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Publication numberUS4278873 A
Publication typeGrant
Application numberUS 06/117,966
Publication dateJul 14, 1981
Filing dateFeb 4, 1980
Priority dateFeb 4, 1980
Publication number06117966, 117966, US 4278873 A, US 4278873A, US-A-4278873, US4278873 A, US4278873A
InventorsChristie Petrides
Original AssigneeGeneral Electric Company
Export CitationBiBTeX, EndNote, RefMan
External Links: USPTO, USPTO Assignment, Espacenet
Temperature-responsive control means
US 4278873 A
Abstract
A temperature-responsive control system is provided for sensing the temperature of a heating circuit and automatically shutting off the input power when the temperature exceeds an acceptable range. Manually operated means are provided for initiating heating only when the temperature is within the acceptable range.
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Claims(9)
What is claimed as new and is desired to secure by Letters Patent is:
1. Temperature-responsive control means for controlling the electric power input from a source of alternating current electric power to a series electric circuit comprising a heater and a first gate controlled semiconductor switching means, said temperature-responsive control means comprising:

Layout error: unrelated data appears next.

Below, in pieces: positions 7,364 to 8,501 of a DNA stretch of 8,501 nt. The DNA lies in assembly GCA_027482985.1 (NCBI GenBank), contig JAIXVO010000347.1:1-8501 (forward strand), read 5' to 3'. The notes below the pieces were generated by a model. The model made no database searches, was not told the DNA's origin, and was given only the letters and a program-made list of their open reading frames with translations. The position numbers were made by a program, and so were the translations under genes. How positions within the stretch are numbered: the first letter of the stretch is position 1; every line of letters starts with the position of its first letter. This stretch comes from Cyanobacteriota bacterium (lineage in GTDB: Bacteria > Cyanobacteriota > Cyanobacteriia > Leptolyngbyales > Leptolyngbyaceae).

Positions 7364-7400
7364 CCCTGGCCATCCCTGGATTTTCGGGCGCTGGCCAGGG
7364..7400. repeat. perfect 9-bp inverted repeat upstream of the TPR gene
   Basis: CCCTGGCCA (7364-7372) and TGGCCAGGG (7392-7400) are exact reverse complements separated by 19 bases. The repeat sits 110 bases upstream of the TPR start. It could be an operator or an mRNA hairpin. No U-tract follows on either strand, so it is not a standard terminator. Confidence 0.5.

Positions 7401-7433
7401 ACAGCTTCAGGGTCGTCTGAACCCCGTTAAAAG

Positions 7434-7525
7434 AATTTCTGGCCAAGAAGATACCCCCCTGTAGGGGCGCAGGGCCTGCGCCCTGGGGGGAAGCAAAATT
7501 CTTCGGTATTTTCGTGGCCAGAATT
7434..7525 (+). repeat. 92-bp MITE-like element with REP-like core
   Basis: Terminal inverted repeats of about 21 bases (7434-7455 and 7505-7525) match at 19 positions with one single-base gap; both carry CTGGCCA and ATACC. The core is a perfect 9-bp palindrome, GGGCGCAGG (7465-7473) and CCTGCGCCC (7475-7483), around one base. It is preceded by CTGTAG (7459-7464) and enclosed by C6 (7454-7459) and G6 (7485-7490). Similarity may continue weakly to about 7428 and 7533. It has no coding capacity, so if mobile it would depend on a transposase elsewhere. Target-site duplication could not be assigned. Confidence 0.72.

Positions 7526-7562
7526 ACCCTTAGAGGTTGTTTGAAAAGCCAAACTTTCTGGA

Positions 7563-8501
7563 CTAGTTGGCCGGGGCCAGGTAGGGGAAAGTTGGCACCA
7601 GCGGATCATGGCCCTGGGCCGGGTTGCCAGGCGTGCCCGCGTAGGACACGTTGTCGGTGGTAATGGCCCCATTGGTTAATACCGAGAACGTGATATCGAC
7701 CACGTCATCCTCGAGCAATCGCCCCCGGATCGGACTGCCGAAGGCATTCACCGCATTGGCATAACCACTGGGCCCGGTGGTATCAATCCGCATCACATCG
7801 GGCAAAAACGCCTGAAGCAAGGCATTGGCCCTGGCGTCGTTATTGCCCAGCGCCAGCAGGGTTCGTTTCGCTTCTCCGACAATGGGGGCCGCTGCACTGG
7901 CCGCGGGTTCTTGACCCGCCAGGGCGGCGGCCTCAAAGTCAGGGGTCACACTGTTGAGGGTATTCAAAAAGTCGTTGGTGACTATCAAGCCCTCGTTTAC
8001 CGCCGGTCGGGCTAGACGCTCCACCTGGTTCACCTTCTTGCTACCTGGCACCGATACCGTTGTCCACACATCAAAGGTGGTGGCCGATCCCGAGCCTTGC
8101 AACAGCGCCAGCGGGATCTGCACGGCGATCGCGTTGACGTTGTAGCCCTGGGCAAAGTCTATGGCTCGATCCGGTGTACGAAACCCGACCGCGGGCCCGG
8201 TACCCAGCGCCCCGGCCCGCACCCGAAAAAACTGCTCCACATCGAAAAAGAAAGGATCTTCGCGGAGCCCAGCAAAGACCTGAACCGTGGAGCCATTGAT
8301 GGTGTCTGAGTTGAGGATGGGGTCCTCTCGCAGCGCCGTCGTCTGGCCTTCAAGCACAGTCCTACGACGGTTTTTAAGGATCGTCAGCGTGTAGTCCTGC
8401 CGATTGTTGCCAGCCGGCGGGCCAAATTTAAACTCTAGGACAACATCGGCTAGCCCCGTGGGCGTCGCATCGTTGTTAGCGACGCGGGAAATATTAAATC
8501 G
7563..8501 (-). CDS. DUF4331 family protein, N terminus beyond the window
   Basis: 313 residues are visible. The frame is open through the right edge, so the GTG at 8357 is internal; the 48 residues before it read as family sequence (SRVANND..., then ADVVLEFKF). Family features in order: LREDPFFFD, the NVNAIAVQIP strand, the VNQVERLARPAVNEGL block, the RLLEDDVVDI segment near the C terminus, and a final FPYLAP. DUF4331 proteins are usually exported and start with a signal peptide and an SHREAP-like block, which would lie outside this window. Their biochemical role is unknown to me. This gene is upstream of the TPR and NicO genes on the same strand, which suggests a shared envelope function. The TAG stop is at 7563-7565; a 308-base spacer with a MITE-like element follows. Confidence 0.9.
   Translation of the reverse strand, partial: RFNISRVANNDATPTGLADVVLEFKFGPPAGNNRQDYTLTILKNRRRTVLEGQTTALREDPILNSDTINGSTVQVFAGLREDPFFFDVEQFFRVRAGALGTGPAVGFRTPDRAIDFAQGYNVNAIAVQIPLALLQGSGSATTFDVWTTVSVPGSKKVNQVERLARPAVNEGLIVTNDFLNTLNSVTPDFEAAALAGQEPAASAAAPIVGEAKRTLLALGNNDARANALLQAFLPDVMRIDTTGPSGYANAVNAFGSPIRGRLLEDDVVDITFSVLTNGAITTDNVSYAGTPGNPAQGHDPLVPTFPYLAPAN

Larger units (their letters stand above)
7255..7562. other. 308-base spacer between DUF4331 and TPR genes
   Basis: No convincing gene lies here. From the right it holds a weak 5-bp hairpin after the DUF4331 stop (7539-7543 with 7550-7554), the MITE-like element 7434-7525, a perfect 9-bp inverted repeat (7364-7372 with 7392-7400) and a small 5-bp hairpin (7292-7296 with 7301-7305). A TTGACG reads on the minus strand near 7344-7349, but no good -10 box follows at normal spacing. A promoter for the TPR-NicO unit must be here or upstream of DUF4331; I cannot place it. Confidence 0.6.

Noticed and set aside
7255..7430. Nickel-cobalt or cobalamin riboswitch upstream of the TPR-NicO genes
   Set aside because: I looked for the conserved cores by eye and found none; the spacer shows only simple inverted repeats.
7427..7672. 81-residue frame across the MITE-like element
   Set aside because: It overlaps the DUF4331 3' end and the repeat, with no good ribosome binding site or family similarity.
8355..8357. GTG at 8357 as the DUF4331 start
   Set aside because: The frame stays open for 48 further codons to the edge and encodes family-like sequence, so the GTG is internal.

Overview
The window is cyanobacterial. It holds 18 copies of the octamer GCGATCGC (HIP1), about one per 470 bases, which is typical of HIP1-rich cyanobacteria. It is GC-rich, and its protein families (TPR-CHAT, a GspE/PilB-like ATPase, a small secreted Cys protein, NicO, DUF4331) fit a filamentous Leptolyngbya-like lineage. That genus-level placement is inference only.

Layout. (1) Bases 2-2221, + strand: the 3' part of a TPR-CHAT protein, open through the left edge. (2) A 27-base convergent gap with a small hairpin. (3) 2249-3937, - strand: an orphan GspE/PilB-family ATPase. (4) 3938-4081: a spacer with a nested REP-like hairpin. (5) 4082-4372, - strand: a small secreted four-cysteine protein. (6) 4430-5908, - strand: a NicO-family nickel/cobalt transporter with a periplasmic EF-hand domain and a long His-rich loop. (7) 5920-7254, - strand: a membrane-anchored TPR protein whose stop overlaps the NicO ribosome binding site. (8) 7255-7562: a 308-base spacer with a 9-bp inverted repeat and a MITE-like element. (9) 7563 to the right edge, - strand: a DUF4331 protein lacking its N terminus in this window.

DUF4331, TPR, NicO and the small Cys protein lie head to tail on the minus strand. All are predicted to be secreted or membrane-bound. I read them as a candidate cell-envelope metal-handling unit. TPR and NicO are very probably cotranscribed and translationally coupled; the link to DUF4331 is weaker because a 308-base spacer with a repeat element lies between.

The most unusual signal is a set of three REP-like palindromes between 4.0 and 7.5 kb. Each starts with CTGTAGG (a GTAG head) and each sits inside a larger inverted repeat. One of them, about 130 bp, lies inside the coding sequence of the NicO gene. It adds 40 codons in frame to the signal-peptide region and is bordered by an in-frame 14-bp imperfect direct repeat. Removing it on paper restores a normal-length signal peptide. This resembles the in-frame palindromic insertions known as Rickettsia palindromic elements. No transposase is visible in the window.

a pulse-generating means having first input means for connection to the same source of alternating current electric power as the heater circuit and first output means connected to the gate of the first semiconductor switching means in the heater circuit for supplying turn-on pulses thereto,
first temperature sensing means for sensing a temperature associated with the heater circuit, said first temperature sensing means having an output means connected to a second input means of said pulse-generating means, said first temperature sensing means being responsive to the sensed temperature to supply to said second input means an input signal having a magnitude within a first range of magnitudes when the temperature is within an acceptable range and a second range of magnitudes when the temperature is within an unacceptable range,